They stole the joy of homecoming. Before I even get to the driveway, I feel the tension rise. What will I find? Did I hide my surviving electronics sufficiently well? Having seen the candy store, did the dirtbags come back with a truck or two, to load up on bikes, tools, and musical instruments?

The way these professionals hit the most common places for quick and easy concealment warns me that those places can never be used again. Wherever I stash things has to be so much less convenient that no thief will take the time to root around for them. Inconvenient for them means inconvenient for me. I no longer own my own house. I share it with amoral sleazebags who will very likely kick the door off its hinges next time, now that they can't slip gently past the original feeble defenses.

As I notice more things stolen, I can piece together their probable path through what used to be my home. It was a short one, from the living room door to the bedroom and back out. I would be surprised if they were in here for ten minutes. If they are the type who only skim the cream, they won't bother to come back for heavy hauling. But, if they are local -- and don't die of an opioid overdose first -- they might drop in after a few weeks or months, when they could assume I had replaced the laptop and relaxed my vigilance.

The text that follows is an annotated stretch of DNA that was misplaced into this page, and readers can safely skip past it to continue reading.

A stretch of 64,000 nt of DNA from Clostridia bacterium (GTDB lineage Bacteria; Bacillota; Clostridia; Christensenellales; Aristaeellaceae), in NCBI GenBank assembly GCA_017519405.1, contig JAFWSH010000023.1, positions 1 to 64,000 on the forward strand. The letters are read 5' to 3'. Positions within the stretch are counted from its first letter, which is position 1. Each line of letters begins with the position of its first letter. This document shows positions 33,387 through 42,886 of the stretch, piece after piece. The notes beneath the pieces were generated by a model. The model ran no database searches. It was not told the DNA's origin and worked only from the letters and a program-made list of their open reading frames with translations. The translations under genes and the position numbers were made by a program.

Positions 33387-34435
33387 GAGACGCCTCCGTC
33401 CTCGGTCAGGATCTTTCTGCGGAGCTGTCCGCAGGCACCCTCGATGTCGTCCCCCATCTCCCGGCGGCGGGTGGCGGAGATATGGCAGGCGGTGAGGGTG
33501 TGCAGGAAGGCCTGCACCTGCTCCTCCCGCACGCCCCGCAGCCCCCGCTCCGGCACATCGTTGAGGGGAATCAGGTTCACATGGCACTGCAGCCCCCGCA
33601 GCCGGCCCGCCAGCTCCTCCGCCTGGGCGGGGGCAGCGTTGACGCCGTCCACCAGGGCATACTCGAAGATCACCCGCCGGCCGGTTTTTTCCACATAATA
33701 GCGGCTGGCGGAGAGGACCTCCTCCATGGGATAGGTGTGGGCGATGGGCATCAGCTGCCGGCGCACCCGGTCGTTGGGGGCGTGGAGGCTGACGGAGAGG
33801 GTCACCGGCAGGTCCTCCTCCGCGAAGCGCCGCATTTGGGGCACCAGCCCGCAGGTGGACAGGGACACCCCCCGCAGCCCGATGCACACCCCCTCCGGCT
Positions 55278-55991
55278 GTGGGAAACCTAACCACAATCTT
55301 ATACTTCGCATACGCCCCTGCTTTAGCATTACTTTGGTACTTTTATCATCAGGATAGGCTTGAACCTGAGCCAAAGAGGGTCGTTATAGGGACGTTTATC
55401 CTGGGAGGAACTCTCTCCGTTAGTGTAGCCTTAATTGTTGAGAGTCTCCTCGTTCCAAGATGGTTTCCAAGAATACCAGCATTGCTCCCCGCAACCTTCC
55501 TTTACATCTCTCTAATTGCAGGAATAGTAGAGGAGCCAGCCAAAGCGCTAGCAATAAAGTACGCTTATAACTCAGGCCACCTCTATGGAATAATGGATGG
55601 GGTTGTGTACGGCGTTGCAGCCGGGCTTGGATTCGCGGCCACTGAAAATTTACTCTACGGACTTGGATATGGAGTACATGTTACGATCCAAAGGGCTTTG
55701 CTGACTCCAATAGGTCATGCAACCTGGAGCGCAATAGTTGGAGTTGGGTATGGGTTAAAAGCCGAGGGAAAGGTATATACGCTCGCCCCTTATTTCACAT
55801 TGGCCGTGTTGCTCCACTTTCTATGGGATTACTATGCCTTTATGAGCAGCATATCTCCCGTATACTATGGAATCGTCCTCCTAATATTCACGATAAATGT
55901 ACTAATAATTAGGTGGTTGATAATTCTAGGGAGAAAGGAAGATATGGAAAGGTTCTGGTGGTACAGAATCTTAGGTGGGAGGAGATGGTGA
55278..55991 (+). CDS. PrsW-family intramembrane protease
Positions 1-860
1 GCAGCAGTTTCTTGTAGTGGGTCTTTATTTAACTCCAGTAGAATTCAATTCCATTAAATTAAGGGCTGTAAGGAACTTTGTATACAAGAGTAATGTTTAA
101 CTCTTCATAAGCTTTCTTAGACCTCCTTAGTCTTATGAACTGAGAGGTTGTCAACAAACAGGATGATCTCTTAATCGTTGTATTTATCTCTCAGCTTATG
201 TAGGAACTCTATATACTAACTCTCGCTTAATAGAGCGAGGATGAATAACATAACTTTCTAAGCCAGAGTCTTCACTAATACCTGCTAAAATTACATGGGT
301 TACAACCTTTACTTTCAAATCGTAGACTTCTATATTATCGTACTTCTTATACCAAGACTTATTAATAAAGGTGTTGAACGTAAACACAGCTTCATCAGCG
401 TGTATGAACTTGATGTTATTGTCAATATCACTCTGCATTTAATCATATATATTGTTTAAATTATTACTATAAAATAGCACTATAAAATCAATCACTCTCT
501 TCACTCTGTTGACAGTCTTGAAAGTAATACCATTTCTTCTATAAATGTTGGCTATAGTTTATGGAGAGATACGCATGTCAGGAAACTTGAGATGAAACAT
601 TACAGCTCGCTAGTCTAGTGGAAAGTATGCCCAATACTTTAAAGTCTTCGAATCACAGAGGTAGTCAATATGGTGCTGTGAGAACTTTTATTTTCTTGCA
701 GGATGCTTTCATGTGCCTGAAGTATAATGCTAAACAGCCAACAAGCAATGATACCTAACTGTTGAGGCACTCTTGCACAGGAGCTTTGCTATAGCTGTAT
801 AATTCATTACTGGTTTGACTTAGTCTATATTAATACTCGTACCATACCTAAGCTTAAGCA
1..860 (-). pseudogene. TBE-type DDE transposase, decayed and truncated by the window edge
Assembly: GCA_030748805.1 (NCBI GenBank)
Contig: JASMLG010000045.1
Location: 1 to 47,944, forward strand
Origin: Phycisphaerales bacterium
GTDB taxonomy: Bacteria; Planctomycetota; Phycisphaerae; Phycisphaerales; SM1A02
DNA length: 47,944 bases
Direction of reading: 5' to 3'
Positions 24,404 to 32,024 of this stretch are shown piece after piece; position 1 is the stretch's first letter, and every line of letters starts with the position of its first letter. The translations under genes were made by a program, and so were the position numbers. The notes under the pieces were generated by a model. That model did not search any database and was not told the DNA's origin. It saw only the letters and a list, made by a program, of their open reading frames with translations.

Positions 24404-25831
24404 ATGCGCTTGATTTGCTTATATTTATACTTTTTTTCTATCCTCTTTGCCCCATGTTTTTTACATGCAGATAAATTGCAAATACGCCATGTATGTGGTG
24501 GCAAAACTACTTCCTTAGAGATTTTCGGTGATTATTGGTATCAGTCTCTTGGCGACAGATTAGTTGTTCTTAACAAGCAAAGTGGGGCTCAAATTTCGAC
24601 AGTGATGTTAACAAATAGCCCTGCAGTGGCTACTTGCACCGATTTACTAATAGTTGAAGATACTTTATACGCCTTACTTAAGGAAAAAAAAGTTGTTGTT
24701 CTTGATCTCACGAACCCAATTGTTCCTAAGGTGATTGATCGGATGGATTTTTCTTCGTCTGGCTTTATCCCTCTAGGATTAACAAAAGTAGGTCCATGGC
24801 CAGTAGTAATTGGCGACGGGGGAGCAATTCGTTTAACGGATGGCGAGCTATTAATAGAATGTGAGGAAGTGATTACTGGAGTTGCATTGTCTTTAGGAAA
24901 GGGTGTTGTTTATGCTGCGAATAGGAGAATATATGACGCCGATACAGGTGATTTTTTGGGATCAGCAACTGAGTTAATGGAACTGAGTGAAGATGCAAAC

The thing to remember about serious criminals is that this is their job. Most of them are not geniuses, but they develop their skills and learn, like any predator, the habits of the herd on which they feed.

Inner cities get all the press, but rural areas are great places to be a criminal. Law enforcement is often laughably under-staffed, covering large areas that are often rugged and wooded. Seasonal residents leave properties locked, but unattended, for months. Year-round residents might have to work such long hours, in far-away places, that their chances of stopping a burglary are essentially nil. On the day my house was hit, I was away for 10 1/2 hours. That's an ample window for someone devoid of conscience to wreak a little quiet havoc.

This morning, the TV news reported that this little town has the third highest burglary rate in the state. Mention your tale of B&E and you will hear an answering story from everyone in the room. If it hasn't happened to them directly, it's happened to someone they know.

Before the wonderful convenience of the internet, stuff was just stuff. Now physical objects from your home can be a gateway to your entire financial existence. So, every morning I gather what seem like the most attractive and dangerous items, and squirrel them away in several weird locations. Upon returning home, I have to remember where I hid everything. The thieves are right. Eventually I will tire and begin to scale back the precautions.